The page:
Opponents Heap Scorn On Jails Plan

By Todd Maisel

Opponents of Mayor Bill de Blasio’s plan to close Rikers Island and build four “borough-based” jails converged on City Hall to continue their protests on Sunday, a day before the land use process was scheduled to begin.

One proposed jail would rise 30 stories in Kew Gardens, next to the dormant Queens House of Detention and the Queens Criminal Courthouse. All women detainees in the city would be housed at the Kew Gardens jail, the city announced Friday.

The other jails would be located at the site of the Brooklyn House of Detention in Boerum Hill, the site of the Manhattan Detention Center in Lower Manhattan and in a new facility in the Bronx’s Port Morris neighborhood. The four jails will have space for a combined 5,750 detainees.

Kew Gardens Civic Association President Dominic Pistone said the city tried to “ram through the jail plans” without properly engaging the affected communities.

“It is our fight in Queens, imposing a megalopolis is totally out of scale,” Pistone said, adding that that money could better serve other New Yorkers, like NYCHA residents who frequently go without heat.

The borough-based jail plan depends on the city’s ability to reduce the jail population. Currently, about 8,000 people are detained on Rikers Island or in other city jails. Many of the detainees are awaiting trial and have not been convicted of a crime.

Criminal justice reformers say the city can significantly reduce the jail population by eliminating cash bail. A bill to detain only defendants charged with the most serious felonies is making its way through the state legislature. Six of Queens’ seven state senators have sponsored the Bill Elimination Act.

But Pistone questioned how the city would proceed if the crime rate, which has dropped to historic lows, rose again.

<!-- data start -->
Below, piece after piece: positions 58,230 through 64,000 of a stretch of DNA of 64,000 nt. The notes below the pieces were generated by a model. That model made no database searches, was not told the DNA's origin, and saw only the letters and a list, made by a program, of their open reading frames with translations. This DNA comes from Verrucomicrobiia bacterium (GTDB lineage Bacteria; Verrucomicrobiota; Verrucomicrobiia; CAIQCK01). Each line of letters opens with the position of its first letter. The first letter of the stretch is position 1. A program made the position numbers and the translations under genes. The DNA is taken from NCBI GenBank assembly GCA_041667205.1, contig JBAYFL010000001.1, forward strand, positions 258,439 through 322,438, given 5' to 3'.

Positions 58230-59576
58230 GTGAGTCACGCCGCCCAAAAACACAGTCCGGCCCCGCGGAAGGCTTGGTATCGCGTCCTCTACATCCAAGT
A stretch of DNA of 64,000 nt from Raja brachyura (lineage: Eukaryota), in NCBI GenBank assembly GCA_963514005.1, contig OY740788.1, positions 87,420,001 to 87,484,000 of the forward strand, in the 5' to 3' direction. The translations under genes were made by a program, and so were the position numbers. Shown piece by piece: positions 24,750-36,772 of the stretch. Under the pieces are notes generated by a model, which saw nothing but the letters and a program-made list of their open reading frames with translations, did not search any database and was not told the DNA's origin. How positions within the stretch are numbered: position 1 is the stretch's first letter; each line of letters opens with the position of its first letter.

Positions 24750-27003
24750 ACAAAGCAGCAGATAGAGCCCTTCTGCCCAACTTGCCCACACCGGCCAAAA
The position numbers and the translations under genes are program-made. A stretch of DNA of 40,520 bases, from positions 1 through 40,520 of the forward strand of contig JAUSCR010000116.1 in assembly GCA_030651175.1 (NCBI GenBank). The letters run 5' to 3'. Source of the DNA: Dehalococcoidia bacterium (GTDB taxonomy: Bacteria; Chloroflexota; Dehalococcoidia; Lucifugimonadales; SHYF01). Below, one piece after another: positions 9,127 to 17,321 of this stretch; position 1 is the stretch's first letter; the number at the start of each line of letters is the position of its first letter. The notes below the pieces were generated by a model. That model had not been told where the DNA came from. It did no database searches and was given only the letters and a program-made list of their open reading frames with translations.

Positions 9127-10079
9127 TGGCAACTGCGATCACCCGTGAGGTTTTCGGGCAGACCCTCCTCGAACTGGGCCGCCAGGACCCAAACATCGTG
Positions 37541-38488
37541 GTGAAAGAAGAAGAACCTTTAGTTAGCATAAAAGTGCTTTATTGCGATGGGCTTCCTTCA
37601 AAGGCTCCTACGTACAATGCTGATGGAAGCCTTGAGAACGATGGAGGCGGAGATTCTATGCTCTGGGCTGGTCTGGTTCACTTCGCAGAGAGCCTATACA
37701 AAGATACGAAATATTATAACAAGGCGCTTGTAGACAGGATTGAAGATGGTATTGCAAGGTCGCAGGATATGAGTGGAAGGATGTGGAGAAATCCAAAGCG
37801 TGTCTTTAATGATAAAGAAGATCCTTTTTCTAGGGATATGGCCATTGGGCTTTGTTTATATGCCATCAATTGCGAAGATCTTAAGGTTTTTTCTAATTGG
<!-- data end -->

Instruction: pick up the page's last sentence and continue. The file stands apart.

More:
“What are they going to do, go back to prison barges?” Pistone said. “This whole thing is a mess and should be started over again. Criminal justice reform must come before prison reform, because you won’t know how many jails you will need.”

Bronx Borough President Ruben Diaz Jr. organized the event at City Hall to specifically oppose the plan to build a new detention center at an NYPD impound lot in Port Morris, roughly two miles from the Bronx courthouses in Concourse Village near Yankee Stadium. He said that locating jails next to courthouses, as would be the case in Kew Gardens, is “the right way to go.”

“Experts say that if you are going to build new jails they should be located next to the courthouses. This is the new paradigm,” Diaz said.

Protestors responded by shouting “not in Kew Gardens,” “not in Chinatown” and “no new jails.”

Diaz acknowledged the demonstrators and said “we have different issues” regarding the jails, but added that the project should be split into separate Uniform Land Use Review Procedure (ULURP) for each community. The city has packaged all four proposals into one ULURP package.

“We have different concerns than does Kew Gardens, and they are doing one ULURP that encompasses all the different communities when this all should be all separate ULURPs so that every community in every borough can have their issues addressed,” Diaz said. “If we allow this to happen this will continue on with other issues, and then the only outcome will be different communities pit against each other and that should never ever be the case — we should be heard.”

Robin Shapiro of Forest Hills, held a sign opposing the Kew Gardens jail. She said she lives less than a half mile from the proposed site and worries about congestion and potential dangers.

“The children’s population has increased three-fold in seven years with multiple schools located throughout that area,” Shapiro explained. “There is gridlock already on Queens Boulevard and it would make the streets impassable at that juncture.”